When I joined The Predictive Index in 2018, I was happy to learn we had a workplace book club for employees. Each month we focus on a different book. All of the reads make us better employees, better teammates, and better humans. I’ve learned so much and grown a lot over these past three years, and our company book club discussions have shaped my mind in ways I never imagined.
Read on to learn:
- The benefits of starting a book club at your company
- How to get yours up and running A.S.A.P.
- The trick to choosing books that will help you reach your business goals
- Book recommendations
Speaking of book recommendations, “The Science of Dream Teams,” is now available for pre-order. (If you order 50 copies for your book club, author Mike Zani will facilitate the discussion!)
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Benefits of starting a book club at your workplace
Here are five benefits of starting an employee book club:
They drive engagement.
Here at PI, members of the executive team regularly attend (and sometimes host) our monthly book club. This gives leaders at every level a chance to interact with our senior team.
If you can make this happen, it’s a great way to drive employee engagement. That’s because a top driver of engagement is the belief that the company puts as much energy and investment into its people as it puts into achieving its business goals. What illustrates this better than sitting elbow-to-elbow at the table?
Workplace book clubs also help build a strong organizational culture.
They promote innovation and creativity.
Sharing and exchanging ideas can foster out-of-the-box thinking and encourage new ways of approaching a problem. Whether you’re trying to innovate or improve on a quality issue, idea sharing can get you where you need to go.
They align talent and business strategy.
Aligning your people with your business strategy is the goal of talent optimization. If you choose the right books and nudge the discussion along, you can arm your employees with the knowledge and mindset they need to execute strategic objectives.
They build camaraderie.
A book club can create a sense of camaraderie among employees since everyone is on the same page—literally. When you gather a diverse group of people in one room, relationships between workers in different departments develop and grow organically.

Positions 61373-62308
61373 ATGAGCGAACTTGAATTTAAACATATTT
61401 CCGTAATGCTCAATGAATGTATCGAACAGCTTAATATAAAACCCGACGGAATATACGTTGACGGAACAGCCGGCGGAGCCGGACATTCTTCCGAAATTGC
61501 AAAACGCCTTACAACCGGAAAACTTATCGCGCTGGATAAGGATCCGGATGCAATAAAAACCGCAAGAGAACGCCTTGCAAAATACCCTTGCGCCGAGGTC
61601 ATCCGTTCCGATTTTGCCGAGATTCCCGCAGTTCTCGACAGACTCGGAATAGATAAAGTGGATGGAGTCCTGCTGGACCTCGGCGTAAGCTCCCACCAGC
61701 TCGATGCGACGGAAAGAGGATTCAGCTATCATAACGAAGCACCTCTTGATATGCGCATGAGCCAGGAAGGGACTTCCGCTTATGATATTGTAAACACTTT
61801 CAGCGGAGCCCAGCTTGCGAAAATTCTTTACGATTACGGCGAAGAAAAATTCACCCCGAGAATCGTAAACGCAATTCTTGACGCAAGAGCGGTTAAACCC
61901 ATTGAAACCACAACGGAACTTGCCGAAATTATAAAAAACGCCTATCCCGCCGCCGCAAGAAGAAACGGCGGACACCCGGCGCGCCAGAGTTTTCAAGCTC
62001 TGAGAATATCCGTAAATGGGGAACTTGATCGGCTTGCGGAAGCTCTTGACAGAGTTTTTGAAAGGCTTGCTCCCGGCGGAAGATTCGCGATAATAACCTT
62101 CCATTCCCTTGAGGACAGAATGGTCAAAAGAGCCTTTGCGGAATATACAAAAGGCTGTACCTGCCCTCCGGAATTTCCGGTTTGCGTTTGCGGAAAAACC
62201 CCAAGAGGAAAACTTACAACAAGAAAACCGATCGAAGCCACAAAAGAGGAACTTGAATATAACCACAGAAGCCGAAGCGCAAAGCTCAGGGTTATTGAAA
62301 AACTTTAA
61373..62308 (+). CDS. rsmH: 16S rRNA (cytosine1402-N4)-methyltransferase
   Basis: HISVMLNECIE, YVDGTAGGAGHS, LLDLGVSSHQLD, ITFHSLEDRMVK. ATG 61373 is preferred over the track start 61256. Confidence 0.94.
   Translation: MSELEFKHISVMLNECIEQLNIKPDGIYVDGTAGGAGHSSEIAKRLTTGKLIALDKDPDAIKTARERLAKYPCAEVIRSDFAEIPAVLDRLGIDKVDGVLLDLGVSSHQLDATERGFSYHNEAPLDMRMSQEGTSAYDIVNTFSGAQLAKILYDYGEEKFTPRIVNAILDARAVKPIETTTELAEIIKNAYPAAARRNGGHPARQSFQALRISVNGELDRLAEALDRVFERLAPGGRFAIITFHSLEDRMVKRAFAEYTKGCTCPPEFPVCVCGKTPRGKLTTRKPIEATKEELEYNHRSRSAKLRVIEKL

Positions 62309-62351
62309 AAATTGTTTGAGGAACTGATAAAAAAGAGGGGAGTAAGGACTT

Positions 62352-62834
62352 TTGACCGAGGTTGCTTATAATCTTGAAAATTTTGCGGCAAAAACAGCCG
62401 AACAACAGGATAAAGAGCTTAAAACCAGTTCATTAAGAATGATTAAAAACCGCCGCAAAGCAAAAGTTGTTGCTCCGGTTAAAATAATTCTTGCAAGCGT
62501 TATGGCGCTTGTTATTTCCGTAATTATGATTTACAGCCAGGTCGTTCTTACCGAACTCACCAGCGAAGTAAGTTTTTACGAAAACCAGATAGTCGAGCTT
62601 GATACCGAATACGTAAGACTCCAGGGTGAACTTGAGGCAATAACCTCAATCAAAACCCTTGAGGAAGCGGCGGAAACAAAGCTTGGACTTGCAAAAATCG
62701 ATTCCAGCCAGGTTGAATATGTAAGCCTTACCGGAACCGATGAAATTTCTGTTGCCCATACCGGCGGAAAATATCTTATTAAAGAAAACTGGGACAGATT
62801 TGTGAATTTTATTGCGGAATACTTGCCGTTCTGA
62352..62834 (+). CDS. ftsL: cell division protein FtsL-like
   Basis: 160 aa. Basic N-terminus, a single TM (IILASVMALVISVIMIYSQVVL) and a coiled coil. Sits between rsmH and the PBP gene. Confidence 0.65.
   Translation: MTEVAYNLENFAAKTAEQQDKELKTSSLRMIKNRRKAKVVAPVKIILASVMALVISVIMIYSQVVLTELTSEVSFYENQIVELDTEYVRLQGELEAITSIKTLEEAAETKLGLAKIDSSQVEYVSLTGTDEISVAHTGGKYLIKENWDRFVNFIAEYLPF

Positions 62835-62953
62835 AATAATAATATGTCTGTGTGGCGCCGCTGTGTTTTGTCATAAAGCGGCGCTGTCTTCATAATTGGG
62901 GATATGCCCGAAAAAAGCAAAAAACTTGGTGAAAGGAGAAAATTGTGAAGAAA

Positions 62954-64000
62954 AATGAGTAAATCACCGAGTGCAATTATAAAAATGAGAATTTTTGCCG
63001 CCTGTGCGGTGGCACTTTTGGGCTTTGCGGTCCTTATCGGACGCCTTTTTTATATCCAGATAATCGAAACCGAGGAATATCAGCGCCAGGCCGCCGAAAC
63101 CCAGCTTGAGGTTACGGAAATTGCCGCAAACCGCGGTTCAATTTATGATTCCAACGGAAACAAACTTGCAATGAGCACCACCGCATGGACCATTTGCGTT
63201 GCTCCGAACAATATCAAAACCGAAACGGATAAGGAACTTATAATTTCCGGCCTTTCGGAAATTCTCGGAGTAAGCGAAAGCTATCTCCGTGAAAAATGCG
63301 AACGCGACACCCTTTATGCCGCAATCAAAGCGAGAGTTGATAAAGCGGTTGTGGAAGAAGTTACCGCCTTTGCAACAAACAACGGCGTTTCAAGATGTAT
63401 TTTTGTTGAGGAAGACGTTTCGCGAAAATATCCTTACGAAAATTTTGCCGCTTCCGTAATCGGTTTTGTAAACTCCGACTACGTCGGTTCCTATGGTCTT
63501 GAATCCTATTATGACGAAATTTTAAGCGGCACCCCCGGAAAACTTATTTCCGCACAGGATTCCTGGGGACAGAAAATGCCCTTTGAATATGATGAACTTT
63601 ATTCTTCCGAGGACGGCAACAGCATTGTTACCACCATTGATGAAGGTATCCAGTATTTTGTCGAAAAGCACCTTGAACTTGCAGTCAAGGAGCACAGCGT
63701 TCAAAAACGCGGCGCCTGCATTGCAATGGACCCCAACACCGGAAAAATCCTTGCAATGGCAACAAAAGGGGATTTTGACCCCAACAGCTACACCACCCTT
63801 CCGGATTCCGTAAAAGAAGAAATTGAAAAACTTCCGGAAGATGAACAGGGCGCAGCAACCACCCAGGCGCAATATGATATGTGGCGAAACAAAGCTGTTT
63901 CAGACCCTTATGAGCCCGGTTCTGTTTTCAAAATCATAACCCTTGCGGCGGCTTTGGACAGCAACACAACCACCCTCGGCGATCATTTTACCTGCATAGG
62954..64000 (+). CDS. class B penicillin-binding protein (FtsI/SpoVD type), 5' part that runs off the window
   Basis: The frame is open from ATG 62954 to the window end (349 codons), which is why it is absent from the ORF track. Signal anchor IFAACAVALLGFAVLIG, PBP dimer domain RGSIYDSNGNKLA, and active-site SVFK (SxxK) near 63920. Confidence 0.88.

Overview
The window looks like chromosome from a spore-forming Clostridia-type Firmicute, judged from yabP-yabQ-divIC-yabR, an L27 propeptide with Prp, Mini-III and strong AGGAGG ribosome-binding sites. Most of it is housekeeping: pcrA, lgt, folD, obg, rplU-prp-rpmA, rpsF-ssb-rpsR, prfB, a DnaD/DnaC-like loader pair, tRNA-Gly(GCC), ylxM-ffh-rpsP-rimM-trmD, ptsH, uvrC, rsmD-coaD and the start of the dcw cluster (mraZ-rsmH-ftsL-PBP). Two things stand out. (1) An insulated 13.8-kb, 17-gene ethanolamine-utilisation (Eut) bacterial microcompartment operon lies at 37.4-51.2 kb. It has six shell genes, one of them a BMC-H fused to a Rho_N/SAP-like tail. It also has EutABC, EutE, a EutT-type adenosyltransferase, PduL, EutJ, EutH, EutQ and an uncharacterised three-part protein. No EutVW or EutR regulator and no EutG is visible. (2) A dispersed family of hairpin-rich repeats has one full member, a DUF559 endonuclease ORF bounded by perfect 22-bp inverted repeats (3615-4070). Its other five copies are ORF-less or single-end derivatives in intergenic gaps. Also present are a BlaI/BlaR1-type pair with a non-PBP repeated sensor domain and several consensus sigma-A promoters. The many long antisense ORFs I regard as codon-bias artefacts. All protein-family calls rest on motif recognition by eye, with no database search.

They build soft skills.
Reading fiction has been shown to increase empathy, a much-needed workplace soft skill.
How to get your company book club up and running
Here are 10 actionable tips to ensure your book club runs smoothly.
1. Assign a point person.
The first step is to assign a point person who will ensure that the book club happens every month—and that it goes off without a hitch. At PI, our office ambassador plays this part.
2. Choose a location—and book it.
Identify a space that you can use every month. It should be large enough to accommodate the majority of your employees. At PI, we hold our book club in our kitchen and it lasts one hour. Your point person should book it on a recurring basis so it’s available on the same day and same time every month.
3. Communicate out.
Find a way to tell everyone in your company that you now have a workplace book club. You might use email or a tool like Workplace by Facebook. At PI, we have a Slack channel called #pi-book-club. We use this channel to suggest books, vote on books, assign hosts, etc. Also, consider hanging posters in strategic locations such as break rooms.
Tip: Inform new hires of your employee book club as part of your onboarding plan.
4. Choose your book.
At the start of each month, your point person should send an all-company communication (on your chosen channel) asking employees to suggest book titles. To start, have executives suggest books that are in line with your business goals. This will set the tone for everyone else. With options to choose from, employees vote via a simple Slack, Google, or SurveyMonkey poll.
5. Assign a host.
Often, the person who suggested the chosen book hosts the book club that month. However, anyone can step up to host. At PI, three members of our executive team hosted the first three book clubs (they were the same people who suggested the first three books). Again, this is modeling the behavior you wish to see and setting a good example.
6. Order books.